Some environmental sites have complexities requiring the use of geophysical equipment. This equipment is used to aid in investigations for underground storage tanks (USTs), subsurface piping and structures, and subsurface geological . This equipment uses ground penetrating radar (GPR) technology, resistivity imaging, and acoustic and geomechanical analyses.
JM Sorge (JMS) utilizes technologies in environmental investigations whenever possible. These technologies are non-invasive and can aid in locating sources of contamination which, in turn, can equal cost savings for the client.
The use of a GPR can locate USTs and associated piping to assist in identify potential sampling locations without conducting intrusive excavation work. JMS uses this technology extensively to investigate UST systems and other potential buried environmental .
Geophysical borehole logging can also be used for environmental investigations for sites with geologic bedrock contamination. In these situations, a borehole is drilled (presumably to be converted into a monitoring well) for the geophysical investigation. Tooling for imaging, water flow sensing and other technologies is lowered into the borehole to determine fracture zone depths, strike and dip directions and groundwater flow directions to help determine potential contaminant migration pathways. Results from these investigations provides information for consultants to determine the best depth(s) to install wells and locations for potential new well installations, if needed in the future.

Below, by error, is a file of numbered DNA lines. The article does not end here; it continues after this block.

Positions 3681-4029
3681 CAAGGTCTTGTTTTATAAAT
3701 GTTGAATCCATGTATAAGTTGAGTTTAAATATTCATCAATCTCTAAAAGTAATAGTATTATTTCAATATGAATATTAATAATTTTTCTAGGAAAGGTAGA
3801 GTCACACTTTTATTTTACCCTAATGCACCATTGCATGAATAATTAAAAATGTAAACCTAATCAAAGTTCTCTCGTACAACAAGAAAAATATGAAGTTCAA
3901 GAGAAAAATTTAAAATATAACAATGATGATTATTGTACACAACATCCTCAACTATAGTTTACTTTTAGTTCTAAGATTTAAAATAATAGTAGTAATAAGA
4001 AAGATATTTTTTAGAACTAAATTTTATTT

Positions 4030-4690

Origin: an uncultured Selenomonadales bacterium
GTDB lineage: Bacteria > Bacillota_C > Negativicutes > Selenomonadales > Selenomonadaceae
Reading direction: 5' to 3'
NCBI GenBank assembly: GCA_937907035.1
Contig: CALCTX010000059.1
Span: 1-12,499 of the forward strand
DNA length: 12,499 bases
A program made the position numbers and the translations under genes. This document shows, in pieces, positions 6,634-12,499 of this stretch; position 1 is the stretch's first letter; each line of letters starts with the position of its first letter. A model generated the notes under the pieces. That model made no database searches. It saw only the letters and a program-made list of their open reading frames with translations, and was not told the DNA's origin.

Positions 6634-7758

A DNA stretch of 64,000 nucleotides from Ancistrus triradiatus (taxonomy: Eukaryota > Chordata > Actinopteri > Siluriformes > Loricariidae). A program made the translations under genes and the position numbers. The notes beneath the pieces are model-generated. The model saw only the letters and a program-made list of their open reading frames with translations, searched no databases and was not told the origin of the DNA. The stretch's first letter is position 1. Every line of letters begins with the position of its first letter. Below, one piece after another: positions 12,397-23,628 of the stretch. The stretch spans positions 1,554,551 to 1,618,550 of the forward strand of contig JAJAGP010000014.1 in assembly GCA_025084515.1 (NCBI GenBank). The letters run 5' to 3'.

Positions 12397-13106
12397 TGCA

These minimally invasive technologies can more accurately aid in environmental investigation and remediation and can help save the client funds that can be better used in other remedial efforts. These non-invasive technologies are a much better alternative than excavation work, which can cause disruptions at facilities and will increase costs in investigation work.
GPR equipment used to detect underground tanks and other anomalies